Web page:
Saf Health Work.  2013 Sep;4(3):123-135.

Neurobehavioral Deficits and Parkinsonism in Occupations with Manganese Exposure: A Review of Methodological Issues in the Epidemiological Literature

Affiliations
  • 1National Institute for Occupational Safety and Health, Education and Information Division, Cincinnati, OH, USA. rhp9@cdc.gov

Abstract

Exposure to manganese (Mn) is associated with neurobehavioral effects. There is disagreement on whether commonly occurring exposures in welding, ferroalloy, and other industrial processes produce neurologically significant neurobehavioral changes representing parkinsonism. A review of methodological issues in the human epidemiological literature on Mn identified: (1) studies focused on idiopathic Parkinson disease without considering manganism, a parkinsonian syndrome; (2) studies with healthy worker effect bias; (3) studies with problematic statistical modeling; and (4) studies arising from case series derived from litigation. Investigations with adequate study design and exposure assessment revealed consistent neurobehavioral effects and attributable subclinical and clinical signs and symptoms of impairment. Twenty-eight studies show an exposure-response relationship between Mn and neurobehavioral effects, including 11 with continuous exposure metrics and six with three or four levels of contrasted exposure. The effects of sustained low-concentration exposures to Mn are consistent with the manifestations of early manganism, i.e., consistent with parkinsonism. This is compelling evidence that Mn is a neurotoxic chemical and there is good evidence that Mn exposures far below the current US standard of 5.0 mg/m3 are causing impairment.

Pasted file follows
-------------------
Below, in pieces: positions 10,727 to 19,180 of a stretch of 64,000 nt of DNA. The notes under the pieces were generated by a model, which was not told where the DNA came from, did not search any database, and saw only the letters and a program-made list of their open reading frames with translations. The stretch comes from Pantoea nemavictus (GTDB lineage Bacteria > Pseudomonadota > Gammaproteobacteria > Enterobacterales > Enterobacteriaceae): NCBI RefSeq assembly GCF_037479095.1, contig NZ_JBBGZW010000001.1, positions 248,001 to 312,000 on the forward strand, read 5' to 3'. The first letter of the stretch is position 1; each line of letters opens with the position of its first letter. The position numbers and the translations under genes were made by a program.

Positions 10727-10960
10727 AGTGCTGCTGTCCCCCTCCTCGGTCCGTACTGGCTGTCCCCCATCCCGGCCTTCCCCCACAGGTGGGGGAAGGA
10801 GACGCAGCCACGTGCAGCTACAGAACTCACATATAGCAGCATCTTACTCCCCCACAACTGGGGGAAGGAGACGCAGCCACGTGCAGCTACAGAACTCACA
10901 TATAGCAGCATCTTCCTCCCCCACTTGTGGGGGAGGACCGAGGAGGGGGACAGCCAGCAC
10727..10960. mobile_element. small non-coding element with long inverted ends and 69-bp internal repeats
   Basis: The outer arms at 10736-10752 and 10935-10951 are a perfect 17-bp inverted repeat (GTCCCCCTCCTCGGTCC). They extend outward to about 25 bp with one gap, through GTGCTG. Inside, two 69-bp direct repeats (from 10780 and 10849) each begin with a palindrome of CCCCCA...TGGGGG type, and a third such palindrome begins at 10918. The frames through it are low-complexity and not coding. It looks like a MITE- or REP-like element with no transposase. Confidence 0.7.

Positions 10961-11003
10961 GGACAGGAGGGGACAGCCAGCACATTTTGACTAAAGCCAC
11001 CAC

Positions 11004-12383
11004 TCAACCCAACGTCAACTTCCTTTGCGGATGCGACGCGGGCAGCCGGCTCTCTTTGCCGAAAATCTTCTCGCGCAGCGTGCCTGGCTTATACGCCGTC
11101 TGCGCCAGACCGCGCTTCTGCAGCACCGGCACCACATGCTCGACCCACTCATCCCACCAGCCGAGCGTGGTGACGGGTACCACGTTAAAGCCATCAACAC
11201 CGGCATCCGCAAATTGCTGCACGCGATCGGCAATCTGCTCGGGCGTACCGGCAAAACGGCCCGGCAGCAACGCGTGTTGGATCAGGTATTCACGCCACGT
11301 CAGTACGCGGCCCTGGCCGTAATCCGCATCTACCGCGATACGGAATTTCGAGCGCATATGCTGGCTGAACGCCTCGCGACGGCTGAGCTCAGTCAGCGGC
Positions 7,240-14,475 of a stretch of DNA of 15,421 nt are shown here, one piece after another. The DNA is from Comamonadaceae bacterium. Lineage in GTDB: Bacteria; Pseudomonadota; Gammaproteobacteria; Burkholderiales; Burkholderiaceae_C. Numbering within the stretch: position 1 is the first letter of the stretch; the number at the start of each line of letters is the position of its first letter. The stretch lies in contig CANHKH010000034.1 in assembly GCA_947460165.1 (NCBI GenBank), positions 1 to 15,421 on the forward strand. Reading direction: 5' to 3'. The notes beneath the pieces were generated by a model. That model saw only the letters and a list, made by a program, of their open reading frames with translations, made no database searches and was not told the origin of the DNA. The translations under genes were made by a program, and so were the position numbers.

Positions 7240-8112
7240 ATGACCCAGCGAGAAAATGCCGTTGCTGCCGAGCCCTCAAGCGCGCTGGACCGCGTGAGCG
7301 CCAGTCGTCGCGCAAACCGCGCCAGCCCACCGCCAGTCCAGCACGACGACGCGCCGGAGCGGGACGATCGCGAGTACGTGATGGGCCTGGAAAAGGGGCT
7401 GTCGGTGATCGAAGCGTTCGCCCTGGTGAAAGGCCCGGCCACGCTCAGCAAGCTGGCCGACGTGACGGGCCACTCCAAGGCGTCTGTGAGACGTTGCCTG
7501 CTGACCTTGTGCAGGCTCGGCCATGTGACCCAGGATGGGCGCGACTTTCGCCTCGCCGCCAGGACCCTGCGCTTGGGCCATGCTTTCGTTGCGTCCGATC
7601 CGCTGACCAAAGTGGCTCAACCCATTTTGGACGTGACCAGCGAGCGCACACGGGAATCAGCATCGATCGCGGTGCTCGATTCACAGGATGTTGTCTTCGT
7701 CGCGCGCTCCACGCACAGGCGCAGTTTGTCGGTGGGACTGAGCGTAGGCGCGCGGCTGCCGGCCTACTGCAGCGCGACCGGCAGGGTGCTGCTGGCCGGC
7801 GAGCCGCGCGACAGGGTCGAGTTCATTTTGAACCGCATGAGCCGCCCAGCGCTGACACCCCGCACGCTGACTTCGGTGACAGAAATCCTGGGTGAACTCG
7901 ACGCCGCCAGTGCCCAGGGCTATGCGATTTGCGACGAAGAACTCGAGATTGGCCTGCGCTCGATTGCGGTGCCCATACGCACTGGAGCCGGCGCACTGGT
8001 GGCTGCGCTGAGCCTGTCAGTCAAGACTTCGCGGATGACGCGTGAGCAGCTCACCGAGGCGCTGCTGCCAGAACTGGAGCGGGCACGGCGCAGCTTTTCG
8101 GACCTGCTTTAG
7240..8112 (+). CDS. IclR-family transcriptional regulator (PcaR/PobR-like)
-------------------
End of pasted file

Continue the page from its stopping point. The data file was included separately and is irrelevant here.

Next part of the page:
Keyword

manganism; neurobehavioral signs and symptoms; neuropsychological tests; welding
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